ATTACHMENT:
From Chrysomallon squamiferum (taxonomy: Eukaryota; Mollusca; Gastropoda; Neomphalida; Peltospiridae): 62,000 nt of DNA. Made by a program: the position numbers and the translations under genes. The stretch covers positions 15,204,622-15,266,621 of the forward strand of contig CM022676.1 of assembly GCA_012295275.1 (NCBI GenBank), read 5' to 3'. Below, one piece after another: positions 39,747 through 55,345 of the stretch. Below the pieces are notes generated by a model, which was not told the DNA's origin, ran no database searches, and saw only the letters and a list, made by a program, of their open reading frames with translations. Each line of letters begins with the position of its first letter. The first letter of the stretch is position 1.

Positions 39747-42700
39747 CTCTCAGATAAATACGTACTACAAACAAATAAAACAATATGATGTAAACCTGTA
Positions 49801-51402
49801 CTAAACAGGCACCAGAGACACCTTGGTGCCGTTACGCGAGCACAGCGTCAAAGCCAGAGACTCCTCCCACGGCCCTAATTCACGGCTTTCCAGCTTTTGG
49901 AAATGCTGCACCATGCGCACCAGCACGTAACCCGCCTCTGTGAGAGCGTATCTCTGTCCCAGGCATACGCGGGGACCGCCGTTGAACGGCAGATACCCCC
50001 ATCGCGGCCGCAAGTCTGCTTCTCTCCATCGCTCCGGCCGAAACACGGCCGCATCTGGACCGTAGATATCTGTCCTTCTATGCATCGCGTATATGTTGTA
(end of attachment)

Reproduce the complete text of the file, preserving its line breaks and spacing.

From Chrysomallon squamiferum (taxonomy: Eukaryota; Mollusca; Gastropoda; Neomphalida; Peltospiridae): 62,000 nt of DNA. Made by a program: the position numbers and the translations under genes. The stretch covers positions 15,204,622-15,266,621 of the forward strand of contig CM022676.1 of assembly GCA_012295275.1 (NCBI GenBank), read 5' to 3'. Below, one piece after another: positions 39,747 through 55,345 of the stretch. Below the pieces are notes generated by a model, which was not told the DNA's origin, ran no database searches, and saw only the letters and a list, made by a program, of their open reading frames with translations. Each line of letters begins with the position of its first letter. The first letter of the stretch is position 1.

Positions 39747-42700
39747 CTCTCAGATAAATACGTACTACAAACAAATAAAACAATATGATGTAAACCTGTA
Positions 49801-51402
49801 CTAAACAGGCACCAGAGACACCTTGGTGCCGTTACGCGAGCACAGCGTCAAAGCCAGAGACTCCTCCCACGGCCCTAATTCACGGCTTTCCAGCTTTTGG
49901 AAATGCTGCACCATGCGCACCAGCACGTAACCCGCCTCTGTGAGAGCGTATCTCTGTCCCAGGCATACGCGGGGACCGCCGTTGAACGGCAGATACCCCC
50001 ATCGCGGCCGCAAGTCTGCTTCTCTCCATCGCTCCGGCCGAAACACGGCCGCATCTGGACCGTAGATATCTGTCCTTCTATGCATCGCGTATATGTTGTA